Doctor urging Manitobans get kidney checked as province has worst disease rate in Canada

Doctors are raising awareness around screening and the risk factors around kidney disease, an illness often referred to as the silent killer. Alex Karpa reports.

By Alex Karpa

Doctors are raising awareness around kidney disease, an illness often referred to as the silent killer. They’re stressing the importance of getting screened.

In Manitoba, we have some of the highest rates in the country.

Winnipegger Thom Gross is currently living with a degenerative kidney disease. He has been on hemodialysis for two years, receiving treatment three days a week. He is currently waiting for a kidney transplant.

“I have some living donors that I am blessed with having in the testing process now and anticipating an 8 to 10-month timeline on that,” he explained. “Knowing that there are people that are in worse circumstances, yes, I guess I am as much frustrated for others, as I am myself.”

This is the second time Gross has been in kidney failure, having received a transplant back in 2010. He says it’s hard having to, once again, go through the process of waiting for a kidney transplant and says it’s difficult to live a normal life.

“The feeling of being ill. Extreme, severe fatigue, nausea and different things that make it function in a normal way.”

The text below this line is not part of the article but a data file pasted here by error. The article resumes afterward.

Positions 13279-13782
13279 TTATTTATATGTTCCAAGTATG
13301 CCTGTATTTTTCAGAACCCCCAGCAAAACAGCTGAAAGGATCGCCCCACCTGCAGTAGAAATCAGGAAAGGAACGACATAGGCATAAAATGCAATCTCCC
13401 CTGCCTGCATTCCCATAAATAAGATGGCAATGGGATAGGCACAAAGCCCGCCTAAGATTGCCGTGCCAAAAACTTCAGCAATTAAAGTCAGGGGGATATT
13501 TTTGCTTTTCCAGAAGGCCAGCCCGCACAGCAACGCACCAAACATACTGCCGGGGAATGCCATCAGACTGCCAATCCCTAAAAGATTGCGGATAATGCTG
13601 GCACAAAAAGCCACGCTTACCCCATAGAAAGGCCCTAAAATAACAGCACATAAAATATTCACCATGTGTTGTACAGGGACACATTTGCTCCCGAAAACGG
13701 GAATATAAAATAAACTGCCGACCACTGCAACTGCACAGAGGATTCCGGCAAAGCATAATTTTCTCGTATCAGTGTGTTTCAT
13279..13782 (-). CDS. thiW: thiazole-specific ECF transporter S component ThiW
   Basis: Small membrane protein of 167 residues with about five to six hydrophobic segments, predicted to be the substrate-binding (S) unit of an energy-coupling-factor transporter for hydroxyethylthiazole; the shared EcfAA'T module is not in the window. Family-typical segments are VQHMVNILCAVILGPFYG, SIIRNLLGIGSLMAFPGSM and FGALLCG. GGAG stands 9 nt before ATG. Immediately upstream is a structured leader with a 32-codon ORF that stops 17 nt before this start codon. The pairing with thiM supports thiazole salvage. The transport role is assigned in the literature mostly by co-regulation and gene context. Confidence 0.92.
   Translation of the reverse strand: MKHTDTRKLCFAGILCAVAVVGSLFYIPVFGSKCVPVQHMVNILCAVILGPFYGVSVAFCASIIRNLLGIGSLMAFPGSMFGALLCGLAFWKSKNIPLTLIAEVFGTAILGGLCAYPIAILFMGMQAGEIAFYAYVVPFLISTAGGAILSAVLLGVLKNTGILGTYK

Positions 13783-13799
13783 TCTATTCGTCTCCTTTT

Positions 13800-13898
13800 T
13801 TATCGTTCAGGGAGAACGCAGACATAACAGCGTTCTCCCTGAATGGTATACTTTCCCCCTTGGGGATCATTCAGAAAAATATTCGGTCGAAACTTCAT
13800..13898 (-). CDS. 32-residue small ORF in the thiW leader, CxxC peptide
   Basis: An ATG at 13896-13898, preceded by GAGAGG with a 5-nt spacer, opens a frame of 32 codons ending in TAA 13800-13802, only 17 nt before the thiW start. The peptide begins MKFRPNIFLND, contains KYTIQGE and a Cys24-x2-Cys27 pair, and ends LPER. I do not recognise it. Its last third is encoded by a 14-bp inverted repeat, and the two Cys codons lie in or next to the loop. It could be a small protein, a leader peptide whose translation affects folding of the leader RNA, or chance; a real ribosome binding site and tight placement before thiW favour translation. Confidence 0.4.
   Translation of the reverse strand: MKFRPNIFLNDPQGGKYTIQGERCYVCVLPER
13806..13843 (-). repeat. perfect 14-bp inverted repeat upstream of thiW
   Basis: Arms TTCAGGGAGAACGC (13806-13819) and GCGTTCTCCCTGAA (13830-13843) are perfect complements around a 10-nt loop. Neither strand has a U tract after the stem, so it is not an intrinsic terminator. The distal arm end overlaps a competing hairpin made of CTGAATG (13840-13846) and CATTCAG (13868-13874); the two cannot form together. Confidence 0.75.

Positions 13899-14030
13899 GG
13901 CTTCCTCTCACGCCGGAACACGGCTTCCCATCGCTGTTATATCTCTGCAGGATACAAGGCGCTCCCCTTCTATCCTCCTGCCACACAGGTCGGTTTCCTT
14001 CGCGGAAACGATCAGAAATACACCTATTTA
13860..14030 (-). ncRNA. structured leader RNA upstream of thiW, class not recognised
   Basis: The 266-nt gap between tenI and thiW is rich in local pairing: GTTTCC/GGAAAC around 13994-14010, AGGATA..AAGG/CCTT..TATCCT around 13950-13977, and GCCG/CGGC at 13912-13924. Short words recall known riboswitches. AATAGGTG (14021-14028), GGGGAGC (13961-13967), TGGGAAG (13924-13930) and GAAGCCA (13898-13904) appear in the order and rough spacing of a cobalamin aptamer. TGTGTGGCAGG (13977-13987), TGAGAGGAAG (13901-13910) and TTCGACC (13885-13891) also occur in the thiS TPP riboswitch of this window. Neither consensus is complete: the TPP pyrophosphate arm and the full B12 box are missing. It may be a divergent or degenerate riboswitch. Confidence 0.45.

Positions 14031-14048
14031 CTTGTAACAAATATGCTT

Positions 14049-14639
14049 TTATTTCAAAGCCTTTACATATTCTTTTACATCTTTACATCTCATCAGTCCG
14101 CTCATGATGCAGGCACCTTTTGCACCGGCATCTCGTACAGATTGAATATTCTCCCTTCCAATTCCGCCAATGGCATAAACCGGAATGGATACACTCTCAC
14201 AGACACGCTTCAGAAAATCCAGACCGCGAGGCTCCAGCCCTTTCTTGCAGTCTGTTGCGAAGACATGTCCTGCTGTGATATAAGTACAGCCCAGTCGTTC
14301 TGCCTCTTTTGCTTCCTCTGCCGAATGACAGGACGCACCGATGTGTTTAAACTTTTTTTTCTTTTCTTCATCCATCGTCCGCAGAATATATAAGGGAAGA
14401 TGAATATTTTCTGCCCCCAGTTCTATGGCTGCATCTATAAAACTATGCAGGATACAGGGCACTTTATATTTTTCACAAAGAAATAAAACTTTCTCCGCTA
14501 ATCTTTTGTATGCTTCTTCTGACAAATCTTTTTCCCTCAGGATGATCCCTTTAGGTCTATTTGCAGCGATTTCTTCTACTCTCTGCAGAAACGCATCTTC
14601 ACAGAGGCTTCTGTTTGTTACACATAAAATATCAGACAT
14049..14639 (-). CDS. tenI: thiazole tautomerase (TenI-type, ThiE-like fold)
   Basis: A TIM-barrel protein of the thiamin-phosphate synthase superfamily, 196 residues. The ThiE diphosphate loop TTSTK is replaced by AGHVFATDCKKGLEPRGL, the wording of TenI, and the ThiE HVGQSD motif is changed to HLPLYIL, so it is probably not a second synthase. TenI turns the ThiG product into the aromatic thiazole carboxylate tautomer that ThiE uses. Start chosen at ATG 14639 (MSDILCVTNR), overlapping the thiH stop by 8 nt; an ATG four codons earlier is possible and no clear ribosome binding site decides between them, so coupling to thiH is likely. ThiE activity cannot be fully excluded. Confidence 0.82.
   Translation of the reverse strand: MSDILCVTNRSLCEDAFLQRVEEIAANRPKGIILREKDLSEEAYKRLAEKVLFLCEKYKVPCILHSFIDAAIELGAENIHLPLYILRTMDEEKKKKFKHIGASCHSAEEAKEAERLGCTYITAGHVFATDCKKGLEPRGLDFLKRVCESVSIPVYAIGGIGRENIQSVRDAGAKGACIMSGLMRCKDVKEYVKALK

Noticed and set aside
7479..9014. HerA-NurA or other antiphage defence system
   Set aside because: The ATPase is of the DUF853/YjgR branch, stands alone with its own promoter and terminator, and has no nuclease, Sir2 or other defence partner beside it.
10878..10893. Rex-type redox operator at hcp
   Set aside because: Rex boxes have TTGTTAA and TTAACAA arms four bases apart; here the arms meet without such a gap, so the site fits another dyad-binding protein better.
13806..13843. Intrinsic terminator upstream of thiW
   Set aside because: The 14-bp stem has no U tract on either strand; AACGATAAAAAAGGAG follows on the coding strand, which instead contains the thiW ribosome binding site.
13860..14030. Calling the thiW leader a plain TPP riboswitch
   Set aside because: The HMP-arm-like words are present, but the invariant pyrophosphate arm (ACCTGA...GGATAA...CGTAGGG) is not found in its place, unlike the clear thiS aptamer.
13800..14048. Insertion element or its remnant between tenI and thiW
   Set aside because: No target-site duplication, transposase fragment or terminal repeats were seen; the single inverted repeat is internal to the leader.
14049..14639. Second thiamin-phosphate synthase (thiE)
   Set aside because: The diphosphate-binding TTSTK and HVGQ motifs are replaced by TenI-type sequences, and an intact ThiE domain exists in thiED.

Manitoba has the highest rates of chronic kidney disease. One-in-seven Manitobans are diagnosed with chronic kidney disease every year, which compares to the rest of Canada whose rates are around one-in-10.

Risk factors for kidney disease are predominantly diabetes and high blood pressure. Nephrologist Dr. Clara Bohm says diabetes rates are high in Manitoba which contributes to the predominance of kidney disease, but there are also other factors related to access to care.

“In some of these remote communities, there is limited health care and people don’t get screened, or there is not screening programs or physicians and so that may be part of it, that in later stages, or why our kidney failure rates are higher is related to that,” explained Dr. Bohm.

Bohm says some people are born with kidney dysfunction, while others can develop it over time. But she says lifestyle choices can help prevent illness.

“Regular exercise, moderate exercise for the general population 5-7 times a week for 30-60 minutes at a time.” DIP TO WHITE “A healthy diet, all those things, and a healthy weight.”

Bohm stresses the importance of getting your kidney checked, especially if you have risk factors. She says people who have diabetes should get screened on a yearly basis.

Like Bohm, as someone who lives with the illness, Gross is stressing the importance of screening.

“Getting a regular check-in, even with your doctor can really increase your chances of addressing illness and preventing it in the future,” said Gross. “It does eventually take people, often over a longer period of time, but that can be a very difficult thing to live with.”

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